Amid an increasingly partisan dog fight, Florida elections officials say the number of potential non-citizens they’re examining on the state voter rolls is 180,000, a figure far higher than what was initially reported. Florida’s Division of Elections said Thursday that it’s combing through this initial, mammoth list of names — which were flagged during a computer database search — to make sure its list is as clean and as small as possible. The state is then turning over smaller batches of the more-verified names to local county election supervisors, who are contacting the potential non-citizens to see if they can lawfully vote. By the end of the process, the state could send counties as many as 22,000 names to check, one election source indicated, in a state with more than 12 million total voters. Right now, local supervisors have been sent nearly 2,700 names, about 2,000 of which are in Miami-Dade, Florida’s most-populous and most-immigrant heavy county.
Some Democrats accuse the Republican-appointed Secretary of State Ken Detzner of engaging in a type of “voter suppression.” But Detzner’s office said he’s trying to make sure no unlawful votes are cast — and it indicated that Obama’s Administration is stonewalling the effort by refusing to share Department of Homeland Security databases that could more easily show who’s a citizen and who’s not. “We have been requesting DHS access since September of last year,” said Florida’s Division of Elections spokesman, Chris Cate. “We can do our checks. But we’re restricted in the level of confirmation we can do. We need help from the federal government. But so far, we’ve been unsuccessful.” A DHS official would only say in an email that Florida’s request poses “a number of legal and operational challenges.”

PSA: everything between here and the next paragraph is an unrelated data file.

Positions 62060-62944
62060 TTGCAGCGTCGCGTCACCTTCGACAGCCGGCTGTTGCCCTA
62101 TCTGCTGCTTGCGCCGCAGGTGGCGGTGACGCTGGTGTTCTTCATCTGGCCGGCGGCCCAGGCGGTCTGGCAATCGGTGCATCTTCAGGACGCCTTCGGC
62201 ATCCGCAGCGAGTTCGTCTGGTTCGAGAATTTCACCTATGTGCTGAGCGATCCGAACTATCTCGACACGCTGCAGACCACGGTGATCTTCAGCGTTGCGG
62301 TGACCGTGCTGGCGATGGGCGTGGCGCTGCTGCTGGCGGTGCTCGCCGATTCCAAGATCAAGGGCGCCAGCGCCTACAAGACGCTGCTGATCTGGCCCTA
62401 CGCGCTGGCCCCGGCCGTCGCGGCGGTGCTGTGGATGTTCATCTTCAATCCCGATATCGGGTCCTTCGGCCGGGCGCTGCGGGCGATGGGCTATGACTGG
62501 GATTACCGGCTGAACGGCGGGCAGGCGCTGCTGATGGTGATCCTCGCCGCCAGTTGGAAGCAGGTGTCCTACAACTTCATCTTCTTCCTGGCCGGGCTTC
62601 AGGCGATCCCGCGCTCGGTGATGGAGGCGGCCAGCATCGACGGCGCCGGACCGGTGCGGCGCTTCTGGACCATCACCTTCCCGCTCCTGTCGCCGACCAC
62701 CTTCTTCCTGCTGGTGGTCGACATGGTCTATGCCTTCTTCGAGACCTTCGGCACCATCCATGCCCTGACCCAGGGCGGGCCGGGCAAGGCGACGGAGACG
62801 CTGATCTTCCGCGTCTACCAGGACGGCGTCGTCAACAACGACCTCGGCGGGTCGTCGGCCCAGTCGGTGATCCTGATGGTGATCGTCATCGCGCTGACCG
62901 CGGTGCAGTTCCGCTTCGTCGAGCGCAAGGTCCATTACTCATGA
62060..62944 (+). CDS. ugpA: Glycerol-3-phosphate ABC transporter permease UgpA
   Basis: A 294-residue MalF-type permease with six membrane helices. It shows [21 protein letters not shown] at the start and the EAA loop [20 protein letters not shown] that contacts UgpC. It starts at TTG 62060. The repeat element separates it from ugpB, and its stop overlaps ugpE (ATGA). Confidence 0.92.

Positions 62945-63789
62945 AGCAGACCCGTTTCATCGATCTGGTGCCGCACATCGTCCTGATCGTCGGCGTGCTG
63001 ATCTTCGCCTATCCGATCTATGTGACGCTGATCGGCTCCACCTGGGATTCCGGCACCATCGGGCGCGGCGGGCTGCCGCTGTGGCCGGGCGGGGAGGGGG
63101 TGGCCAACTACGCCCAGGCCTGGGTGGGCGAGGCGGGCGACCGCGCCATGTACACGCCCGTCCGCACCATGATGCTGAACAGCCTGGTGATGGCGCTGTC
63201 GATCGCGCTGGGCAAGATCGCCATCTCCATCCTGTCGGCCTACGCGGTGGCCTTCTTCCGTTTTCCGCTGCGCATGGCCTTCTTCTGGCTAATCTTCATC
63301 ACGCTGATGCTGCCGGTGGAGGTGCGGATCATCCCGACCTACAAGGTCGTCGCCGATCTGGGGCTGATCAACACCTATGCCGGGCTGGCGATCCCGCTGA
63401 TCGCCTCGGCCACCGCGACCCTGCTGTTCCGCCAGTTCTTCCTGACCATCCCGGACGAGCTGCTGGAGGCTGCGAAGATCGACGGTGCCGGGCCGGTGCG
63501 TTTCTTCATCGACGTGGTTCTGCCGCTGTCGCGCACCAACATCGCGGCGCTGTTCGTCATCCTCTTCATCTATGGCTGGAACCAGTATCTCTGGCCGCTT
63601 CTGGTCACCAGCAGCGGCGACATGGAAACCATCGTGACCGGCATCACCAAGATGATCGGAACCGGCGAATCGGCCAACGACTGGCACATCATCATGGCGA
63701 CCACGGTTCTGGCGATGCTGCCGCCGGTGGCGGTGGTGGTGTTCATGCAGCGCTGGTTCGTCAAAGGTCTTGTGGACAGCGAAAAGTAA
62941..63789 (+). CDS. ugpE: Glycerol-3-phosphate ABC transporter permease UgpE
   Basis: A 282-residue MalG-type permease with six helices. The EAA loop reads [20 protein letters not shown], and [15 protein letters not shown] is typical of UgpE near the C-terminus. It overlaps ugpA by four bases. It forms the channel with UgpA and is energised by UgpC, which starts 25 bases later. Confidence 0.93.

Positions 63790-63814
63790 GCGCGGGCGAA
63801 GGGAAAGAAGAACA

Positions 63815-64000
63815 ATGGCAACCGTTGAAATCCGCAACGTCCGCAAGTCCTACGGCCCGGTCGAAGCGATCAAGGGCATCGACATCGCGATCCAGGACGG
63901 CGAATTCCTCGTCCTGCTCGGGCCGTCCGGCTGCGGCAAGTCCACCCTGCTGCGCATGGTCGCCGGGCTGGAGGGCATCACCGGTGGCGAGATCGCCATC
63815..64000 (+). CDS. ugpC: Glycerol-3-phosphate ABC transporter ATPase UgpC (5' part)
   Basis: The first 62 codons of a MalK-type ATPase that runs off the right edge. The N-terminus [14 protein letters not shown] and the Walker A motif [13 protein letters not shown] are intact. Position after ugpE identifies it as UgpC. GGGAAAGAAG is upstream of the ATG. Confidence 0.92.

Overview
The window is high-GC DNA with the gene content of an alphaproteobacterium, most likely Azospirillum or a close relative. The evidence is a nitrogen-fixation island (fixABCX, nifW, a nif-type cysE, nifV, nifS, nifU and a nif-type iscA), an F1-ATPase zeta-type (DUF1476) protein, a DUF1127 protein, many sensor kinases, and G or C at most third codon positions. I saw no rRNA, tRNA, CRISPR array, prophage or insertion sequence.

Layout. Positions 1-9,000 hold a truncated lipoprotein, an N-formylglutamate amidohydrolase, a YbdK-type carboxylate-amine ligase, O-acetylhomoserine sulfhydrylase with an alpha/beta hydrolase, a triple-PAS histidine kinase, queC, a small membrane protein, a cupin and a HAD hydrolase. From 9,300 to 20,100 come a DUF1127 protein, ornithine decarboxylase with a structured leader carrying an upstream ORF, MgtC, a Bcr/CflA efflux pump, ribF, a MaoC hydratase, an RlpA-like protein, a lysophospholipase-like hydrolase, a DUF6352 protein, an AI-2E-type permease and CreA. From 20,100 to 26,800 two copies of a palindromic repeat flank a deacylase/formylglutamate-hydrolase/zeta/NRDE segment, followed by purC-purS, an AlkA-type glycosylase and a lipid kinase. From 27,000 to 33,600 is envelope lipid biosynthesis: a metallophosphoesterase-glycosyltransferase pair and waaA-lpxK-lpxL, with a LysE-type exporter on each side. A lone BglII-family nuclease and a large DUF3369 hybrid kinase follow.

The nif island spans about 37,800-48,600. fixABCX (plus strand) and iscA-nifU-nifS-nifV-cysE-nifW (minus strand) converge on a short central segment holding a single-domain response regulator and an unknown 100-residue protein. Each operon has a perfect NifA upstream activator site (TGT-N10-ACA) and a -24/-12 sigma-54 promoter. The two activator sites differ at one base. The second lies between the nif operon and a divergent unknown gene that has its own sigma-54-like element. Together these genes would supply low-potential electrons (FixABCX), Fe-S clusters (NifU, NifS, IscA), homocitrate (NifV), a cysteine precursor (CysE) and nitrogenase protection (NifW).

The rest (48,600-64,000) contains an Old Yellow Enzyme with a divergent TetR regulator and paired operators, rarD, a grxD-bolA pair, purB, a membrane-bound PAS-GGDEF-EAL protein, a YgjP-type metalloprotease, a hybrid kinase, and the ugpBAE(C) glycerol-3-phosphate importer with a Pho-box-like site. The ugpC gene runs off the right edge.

U.S. Rep. Frederica Wilson, D-Miami, said in a written statement that DHS shouldn’t cooperate. “The Florida Republicans’ desire to use Department of Homeland Security information — which is for the purpose of thwarting terrorists and not to engage in yet another round of voter suppression — would set a dangerous precedent,” she said, “by not only taking away citizens’ constitutional right to vote but by giving state governments free rein to invade innocent Americans’ privacy.”